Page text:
If not humans, the wildlife is certainly relishing the curfew imposed due to COVID-19. Days after the 21-day lockdown was enforced by the Centre, avian species like peacocks and animals like leopards and elephants are being spotted in public spaces across the country.
Wednesday morning was rather unusual for Nirmalya Banerjee who woke up to find some birds including parrots perched on trees across his bedroom window in Kolkata’s Tollygunge. A day before this, Banerjee had a rare sight of the Ashoka-tree (Saraca indica) near his house being thronged by white cranes.
“For a resident of Tollygunge, one of the busiest localities in Kolkata, such sightings from my house, although it’s not very far from Rabindra Sarobar (an artificial lake), were heavenly to say the least,” the senior journalist says.
Around 1,150 km away from Kolkata, wildlife veterinarian Dr Samshul Ali was pleasantly surprised when a white wagtail took a stroll on his veranda in Bokakhat, not very far from Assam’s famed Kaziranga National Park.
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Similarly, on March 30, around 30 vultures were spotted at Leitlang, on the Lunglei- Haulawng highway in southern Mizoram by a village task force (VTF) member, who was ferrying essentials items.
“There have been reports of increase in both number as well as varieties of bird species in areas around water bodies and thick vegetation in the city such as Rabindra Sarobar, Eco Park, Banabitan Biodiversity Park and Subhash Sarobar among others,” said Ashok Kumar Sanyal, chairman of the West Bengal Biodiversity Board.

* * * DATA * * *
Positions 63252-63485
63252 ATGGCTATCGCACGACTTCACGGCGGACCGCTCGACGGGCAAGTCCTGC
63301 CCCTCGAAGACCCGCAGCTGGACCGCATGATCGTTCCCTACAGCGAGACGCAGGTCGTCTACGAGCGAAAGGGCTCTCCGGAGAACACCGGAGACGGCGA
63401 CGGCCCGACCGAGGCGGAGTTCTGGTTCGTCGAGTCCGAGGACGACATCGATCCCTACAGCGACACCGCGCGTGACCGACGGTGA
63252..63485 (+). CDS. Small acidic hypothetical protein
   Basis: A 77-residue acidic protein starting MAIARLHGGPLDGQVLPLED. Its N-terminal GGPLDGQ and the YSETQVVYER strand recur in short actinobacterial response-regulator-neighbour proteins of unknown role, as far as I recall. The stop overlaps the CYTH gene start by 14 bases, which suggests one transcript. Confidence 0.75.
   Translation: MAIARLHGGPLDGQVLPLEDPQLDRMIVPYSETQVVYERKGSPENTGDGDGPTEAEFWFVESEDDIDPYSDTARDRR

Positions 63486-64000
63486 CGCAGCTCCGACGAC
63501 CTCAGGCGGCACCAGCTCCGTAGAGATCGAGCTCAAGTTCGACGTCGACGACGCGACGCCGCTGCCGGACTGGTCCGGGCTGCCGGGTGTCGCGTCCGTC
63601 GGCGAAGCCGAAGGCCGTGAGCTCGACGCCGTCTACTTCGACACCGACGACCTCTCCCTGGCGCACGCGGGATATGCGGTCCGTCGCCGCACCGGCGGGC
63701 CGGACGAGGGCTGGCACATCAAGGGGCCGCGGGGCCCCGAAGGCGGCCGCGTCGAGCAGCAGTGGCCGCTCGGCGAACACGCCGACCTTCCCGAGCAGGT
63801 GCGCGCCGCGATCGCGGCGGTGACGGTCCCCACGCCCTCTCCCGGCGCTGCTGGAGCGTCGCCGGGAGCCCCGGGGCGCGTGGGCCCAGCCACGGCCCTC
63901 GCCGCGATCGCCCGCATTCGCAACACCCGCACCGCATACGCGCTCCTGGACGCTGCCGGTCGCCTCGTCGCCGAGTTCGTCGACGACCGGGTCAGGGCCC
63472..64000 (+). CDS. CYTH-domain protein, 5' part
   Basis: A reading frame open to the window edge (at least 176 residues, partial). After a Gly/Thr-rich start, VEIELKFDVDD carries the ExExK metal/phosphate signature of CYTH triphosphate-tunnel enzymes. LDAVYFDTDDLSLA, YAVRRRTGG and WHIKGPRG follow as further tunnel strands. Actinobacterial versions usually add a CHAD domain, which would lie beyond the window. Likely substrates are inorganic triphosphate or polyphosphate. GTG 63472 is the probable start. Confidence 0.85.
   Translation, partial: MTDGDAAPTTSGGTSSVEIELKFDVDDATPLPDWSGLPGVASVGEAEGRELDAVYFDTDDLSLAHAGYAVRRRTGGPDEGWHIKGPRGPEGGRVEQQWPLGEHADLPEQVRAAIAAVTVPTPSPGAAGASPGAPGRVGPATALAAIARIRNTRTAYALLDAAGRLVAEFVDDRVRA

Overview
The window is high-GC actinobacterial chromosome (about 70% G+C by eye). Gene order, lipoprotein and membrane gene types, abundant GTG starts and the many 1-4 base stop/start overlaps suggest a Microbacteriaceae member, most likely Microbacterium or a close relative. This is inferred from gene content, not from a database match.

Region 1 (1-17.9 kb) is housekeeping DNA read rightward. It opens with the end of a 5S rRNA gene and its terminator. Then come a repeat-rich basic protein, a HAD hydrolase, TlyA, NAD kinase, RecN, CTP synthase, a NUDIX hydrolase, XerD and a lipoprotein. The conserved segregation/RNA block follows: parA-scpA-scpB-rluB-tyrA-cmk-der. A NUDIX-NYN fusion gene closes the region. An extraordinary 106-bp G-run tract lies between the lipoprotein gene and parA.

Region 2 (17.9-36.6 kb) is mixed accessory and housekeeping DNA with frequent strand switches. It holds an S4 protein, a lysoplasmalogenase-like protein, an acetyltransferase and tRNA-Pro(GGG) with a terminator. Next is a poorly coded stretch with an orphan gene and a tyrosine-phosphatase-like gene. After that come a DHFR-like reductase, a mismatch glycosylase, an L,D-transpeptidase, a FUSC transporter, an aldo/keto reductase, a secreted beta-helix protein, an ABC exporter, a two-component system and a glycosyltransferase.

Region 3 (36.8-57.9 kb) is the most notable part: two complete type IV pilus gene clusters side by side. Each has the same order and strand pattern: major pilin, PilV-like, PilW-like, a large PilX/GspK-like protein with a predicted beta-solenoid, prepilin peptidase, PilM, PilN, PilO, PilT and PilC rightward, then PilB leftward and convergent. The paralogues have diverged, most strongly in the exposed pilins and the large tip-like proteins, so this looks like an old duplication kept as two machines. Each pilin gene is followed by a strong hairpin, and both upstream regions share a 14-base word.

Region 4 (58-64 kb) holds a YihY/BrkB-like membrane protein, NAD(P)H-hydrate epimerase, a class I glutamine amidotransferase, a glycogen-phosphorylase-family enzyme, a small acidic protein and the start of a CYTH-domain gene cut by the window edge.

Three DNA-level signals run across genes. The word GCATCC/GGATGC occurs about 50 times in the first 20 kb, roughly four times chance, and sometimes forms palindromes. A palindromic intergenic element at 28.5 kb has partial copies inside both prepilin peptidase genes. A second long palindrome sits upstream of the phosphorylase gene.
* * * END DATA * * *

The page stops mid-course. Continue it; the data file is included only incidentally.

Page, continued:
Why is wildlife venturing out?
Wildlife experts attribute the new-found free ranging capability of wildlife to the reduction in noise and air pollution due to the confinement of humans indoors.
“Both birds and animals are constantly on the move in search of food and better living spaces. But movement of vehicles and other human activities deter them from coming out of their habitats on normal days. But now that humans have restricted their activities, the fauna has come out to reclaim the space vacated by us,” explains Dr Ali, a veterinarian with the Wildlife Trust of India (WTI).
This impact of the lockdown is here to stay, says Dr Sanyal. “At least 20-25 per cent of the impact is likely to stay for some time. Because the rejuvenation that is taking place in nature will not wither away immediately once normalcy resumes,” he added.
Man vs wildlife
Wildlife’s new-found freedom, however, is not all happy news.
Recently, a leopard was shot dead by forest officials at Na Gayan Gaon village in Assam after 7,000 residents fled their homes sighting the cat.
In another incident, Dr Ali and his team rescued a leopard from a village near Dergaon in Golaghat district of Assam.
Farmers in several villages in Bankura district of West Bengal are worried over elephants frequently raiding their unguarded paddy fields and destroying standing crops. Forest officials said a herd of 23 elephants were seen roaming in the vicinity of the district’s north forest division.
Similarly, a troublesome situation erupted in Sailulak village in Serchhip district of Mizoram last week when a pack of wolves raided the village and killed over 10 Mithuns (Gayals), a semi-domesticated variety of cattle found in abundance in the hills of northeast India.
Forest officials in Assam, West Bengal and Mizoram are trying to prevent such encounters by increasing vigils in vulnerable areas.
Dr Ali says it’s normal for the animals to occasionally stray out of forests into nearby human settlements. But he has never in his career come across incidents in such frequency, exposing the animals to risk.
(With inputs from Ezrela Dalidia Fanai in Mizoram)